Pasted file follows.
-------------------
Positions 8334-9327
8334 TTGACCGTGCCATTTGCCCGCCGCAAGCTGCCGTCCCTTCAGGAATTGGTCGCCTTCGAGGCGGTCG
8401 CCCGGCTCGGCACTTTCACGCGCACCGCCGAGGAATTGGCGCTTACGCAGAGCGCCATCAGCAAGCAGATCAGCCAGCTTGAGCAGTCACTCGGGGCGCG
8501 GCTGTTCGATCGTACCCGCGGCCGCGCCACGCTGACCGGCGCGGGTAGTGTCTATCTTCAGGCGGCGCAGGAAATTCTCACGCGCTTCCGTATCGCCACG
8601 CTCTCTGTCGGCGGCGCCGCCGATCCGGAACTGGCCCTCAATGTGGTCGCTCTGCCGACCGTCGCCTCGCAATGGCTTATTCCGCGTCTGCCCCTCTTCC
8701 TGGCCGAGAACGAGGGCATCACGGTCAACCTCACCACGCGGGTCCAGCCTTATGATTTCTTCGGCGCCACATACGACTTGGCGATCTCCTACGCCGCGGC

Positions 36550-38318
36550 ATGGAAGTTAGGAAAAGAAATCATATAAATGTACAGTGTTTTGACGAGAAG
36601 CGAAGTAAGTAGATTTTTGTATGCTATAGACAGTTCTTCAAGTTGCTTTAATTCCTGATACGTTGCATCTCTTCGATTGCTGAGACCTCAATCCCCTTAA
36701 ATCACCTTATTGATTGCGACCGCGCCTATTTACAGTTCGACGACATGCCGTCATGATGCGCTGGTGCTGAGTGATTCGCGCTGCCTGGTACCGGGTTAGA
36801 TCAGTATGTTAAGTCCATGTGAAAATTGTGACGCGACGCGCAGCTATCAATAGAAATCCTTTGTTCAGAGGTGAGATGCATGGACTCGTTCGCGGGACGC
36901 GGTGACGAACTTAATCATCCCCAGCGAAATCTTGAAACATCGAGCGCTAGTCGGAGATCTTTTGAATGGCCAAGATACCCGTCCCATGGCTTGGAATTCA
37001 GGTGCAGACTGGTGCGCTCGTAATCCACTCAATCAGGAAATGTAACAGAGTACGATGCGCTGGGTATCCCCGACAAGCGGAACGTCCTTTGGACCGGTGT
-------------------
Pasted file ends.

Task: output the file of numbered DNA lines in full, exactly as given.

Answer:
Positions 8334-9327
8334 TTGACCGTGCCATTTGCCCGCCGCAAGCTGCCGTCCCTTCAGGAATTGGTCGCCTTCGAGGCGGTCG
8401 CCCGGCTCGGCACTTTCACGCGCACCGCCGAGGAATTGGCGCTTACGCAGAGCGCCATCAGCAAGCAGATCAGCCAGCTTGAGCAGTCACTCGGGGCGCG
8501 GCTGTTCGATCGTACCCGCGGCCGCGCCACGCTGACCGGCGCGGGTAGTGTCTATCTTCAGGCGGCGCAGGAAATTCTCACGCGCTTCCGTATCGCCACG
8601 CTCTCTGTCGGCGGCGCCGCCGATCCGGAACTGGCCCTCAATGTGGTCGCTCTGCCGACCGTCGCCTCGCAATGGCTTATTCCGCGTCTGCCCCTCTTCC
8701 TGGCCGAGAACGAGGGCATCACGGTCAACCTCACCACGCGGGTCCAGCCTTATGATTTCTTCGGCGCCACATACGACTTGGCGATCTCCTACGCCGCGGC

Positions 36550-38318
36550 ATGGAAGTTAGGAAAAGAAATCATATAAATGTACAGTGTTTTGACGAGAAG
36601 CGAAGTAAGTAGATTTTTGTATGCTATAGACAGTTCTTCAAGTTGCTTTAATTCCTGATACGTTGCATCTCTTCGATTGCTGAGACCTCAATCCCCTTAA
36701 ATCACCTTATTGATTGCGACCGCGCCTATTTACAGTTCGACGACATGCCGTCATGATGCGCTGGTGCTGAGTGATTCGCGCTGCCTGGTACCGGGTTAGA
36801 TCAGTATGTTAAGTCCATGTGAAAATTGTGACGCGACGCGCAGCTATCAATAGAAATCCTTTGTTCAGAGGTGAGATGCATGGACTCGTTCGCGGGACGC
36901 GGTGACGAACTTAATCATCCCCAGCGAAATCTTGAAACATCGAGCGCTAGTCGGAGATCTTTTGAATGGCCAAGATACCCGTCCCATGGCTTGGAATTCA
37001 GGTGCAGACTGGTGCGCTCGTAATCCACTCAATCAGGAAATGTAACAGAGTACGATGCGCTGGGTATCCCCGACAAGCGGAACGTCCTTTGGACCGGTGT